Successful peer support program to continue in TCUs

Peer support worker Jackie Heidinger from Peer Connections Manitoba talks, and listens, to a TCU client.

Jackie Heidinger has been making important connections with Transitional Care Unit clients at MHC, and she will be making more.
Jackie is the Peer Connections Manitoba (PCM) peer support worker who has been lending her ear and open heart to TCU clients seven hours a week since January 2022 as part of a six-month pilot project.
“The program was a success, and we are happy to be able to continue the partnership going forward,” says Jennifer Klos, MHC recreation manager, adding that the program is slated to continue for at least another year thanks to the generosity of Misericordia Health Centre Foundation donors.
Sean Miller, executive director of PCM, says Jackie has “an incredible ability to be responsive in the moment…she’s quick to solve any challenges in communication, she’s got such a gentle spirit and it’s evident that she genuinely cares for people.”
In the first two months of the program, Jackie brought that gentle spirit to bear with 55 TCU clients she connected with.
Jackie says she finds peer support work “personally meaningful and professionally fulfilling for me. I am thoroughly enjoying working at MHC for I have many conversations about hope and resiliency with the peers that I support.”
TCU clients can approach Jackie to request support. Alternatively, TCU staff can identify a client to Jackie that they feel has shown or shared a need for emotional support related to mental health or addiction and Jackie then handles an introduction.
Sean says the support is not “advice-giving or life-coaching” but more about letting peers guide the conversation.
“It’s not always about what we say, it’s how we listen and how we just be with people, and that’s the beauty of peer support.”
PCM peer support workers all have lived experience that helps them connect with and journey alongside people facing challenges with mental health or addictions. Shared experiences allow “practical and emotional support” to flow, Sean says.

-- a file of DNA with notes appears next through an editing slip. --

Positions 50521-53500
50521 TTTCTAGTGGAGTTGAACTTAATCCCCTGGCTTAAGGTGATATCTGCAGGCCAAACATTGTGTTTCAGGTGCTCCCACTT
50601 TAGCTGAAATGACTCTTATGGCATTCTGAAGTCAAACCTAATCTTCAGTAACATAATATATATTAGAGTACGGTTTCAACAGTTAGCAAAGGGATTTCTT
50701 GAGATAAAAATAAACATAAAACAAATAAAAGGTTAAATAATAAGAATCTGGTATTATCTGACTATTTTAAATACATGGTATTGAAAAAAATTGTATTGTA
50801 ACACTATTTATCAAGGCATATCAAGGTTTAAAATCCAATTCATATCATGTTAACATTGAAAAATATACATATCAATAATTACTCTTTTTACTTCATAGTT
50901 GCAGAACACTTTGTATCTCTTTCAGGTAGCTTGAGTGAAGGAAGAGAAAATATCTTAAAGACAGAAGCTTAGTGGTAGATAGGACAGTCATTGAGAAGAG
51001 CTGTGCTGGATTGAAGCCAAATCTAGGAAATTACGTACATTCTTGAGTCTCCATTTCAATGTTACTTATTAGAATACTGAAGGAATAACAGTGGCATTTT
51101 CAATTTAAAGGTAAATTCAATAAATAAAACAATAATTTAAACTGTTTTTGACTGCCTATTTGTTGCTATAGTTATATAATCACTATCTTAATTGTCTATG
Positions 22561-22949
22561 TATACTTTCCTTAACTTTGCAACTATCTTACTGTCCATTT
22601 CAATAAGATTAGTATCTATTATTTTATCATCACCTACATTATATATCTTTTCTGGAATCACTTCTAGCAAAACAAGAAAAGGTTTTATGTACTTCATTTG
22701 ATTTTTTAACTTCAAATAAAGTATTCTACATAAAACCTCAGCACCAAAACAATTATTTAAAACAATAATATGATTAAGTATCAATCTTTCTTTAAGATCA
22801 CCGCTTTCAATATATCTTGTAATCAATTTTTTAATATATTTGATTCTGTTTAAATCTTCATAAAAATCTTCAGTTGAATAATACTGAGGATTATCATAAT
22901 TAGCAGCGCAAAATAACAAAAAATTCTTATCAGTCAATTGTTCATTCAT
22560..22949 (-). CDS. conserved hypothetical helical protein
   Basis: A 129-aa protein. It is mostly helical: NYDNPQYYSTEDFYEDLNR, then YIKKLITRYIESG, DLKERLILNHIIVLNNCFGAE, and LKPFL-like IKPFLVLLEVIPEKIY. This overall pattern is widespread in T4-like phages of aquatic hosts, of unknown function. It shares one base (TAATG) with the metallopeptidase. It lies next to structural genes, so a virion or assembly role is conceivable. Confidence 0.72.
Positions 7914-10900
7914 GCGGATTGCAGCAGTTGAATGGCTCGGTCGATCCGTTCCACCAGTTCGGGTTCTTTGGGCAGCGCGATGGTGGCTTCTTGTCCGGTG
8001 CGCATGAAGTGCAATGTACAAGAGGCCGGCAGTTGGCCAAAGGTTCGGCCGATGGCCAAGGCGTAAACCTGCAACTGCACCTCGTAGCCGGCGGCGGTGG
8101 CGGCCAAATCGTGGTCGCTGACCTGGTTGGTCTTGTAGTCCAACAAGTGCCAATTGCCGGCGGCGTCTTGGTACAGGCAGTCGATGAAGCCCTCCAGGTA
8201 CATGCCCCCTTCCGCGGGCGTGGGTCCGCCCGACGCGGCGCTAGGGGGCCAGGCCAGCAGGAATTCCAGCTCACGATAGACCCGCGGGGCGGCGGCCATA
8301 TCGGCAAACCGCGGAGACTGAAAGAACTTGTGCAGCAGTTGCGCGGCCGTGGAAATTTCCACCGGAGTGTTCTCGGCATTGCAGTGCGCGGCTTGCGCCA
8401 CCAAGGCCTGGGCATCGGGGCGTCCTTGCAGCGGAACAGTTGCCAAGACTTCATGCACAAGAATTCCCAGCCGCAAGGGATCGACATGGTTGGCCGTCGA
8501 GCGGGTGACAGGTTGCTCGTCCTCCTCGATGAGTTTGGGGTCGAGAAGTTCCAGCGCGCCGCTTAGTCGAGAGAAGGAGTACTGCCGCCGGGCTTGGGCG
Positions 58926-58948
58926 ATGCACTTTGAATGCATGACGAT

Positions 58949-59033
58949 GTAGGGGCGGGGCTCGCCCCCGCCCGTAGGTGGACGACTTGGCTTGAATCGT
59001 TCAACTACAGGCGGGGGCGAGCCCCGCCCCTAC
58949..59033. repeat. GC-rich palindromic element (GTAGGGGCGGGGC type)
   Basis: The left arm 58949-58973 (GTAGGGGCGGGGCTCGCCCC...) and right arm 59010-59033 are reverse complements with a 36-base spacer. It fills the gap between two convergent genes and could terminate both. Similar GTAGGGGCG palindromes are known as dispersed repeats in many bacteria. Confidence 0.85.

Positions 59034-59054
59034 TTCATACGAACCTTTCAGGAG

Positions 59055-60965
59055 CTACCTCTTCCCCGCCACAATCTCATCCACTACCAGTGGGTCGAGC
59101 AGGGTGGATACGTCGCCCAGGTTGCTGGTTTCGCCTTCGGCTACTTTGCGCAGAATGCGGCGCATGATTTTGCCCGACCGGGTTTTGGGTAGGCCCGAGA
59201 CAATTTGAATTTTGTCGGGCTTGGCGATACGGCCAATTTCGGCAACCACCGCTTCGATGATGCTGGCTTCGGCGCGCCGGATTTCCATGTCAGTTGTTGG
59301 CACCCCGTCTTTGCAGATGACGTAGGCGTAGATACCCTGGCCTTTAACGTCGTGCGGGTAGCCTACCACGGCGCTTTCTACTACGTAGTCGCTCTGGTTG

“Let’s face it, when we’re going through something difficult in life, we gravitate towards people who are in recovery or have recovered from what we are going through.”
Life transitions are times when people most need support, he says, and when a transition is health-related the need can be greatest.
“Navigating the health-care system can be daunting. We are thankful for our partnership with Misericordia Health Centre that allows us to overcome barriers and provide support to people at the time and place where they need it.”
PCM has about 30 staff who provide mostly individual support, though group and support for families is also offered. All PCM workers receive extensive training through Robyn Priest, an internationally renowned peer support consultant, and are certified through Peer Support Canada, which confirms workers’ skills, experience and alignment with the nationally endorsed Standard of Practice.
PCM also provides virtual mental health education courses and operates the Mental Health Education Resource Centre (MHERC), a province-wide resource centre that provides information, education, and mental health resources for all Manitobans. MHERC offers free access to mental health fact sheets, wellness tips, presentations, workshops and courses. MHERC houses both on-site and e-library collections of books and other reading materials. Go to and to learn more.

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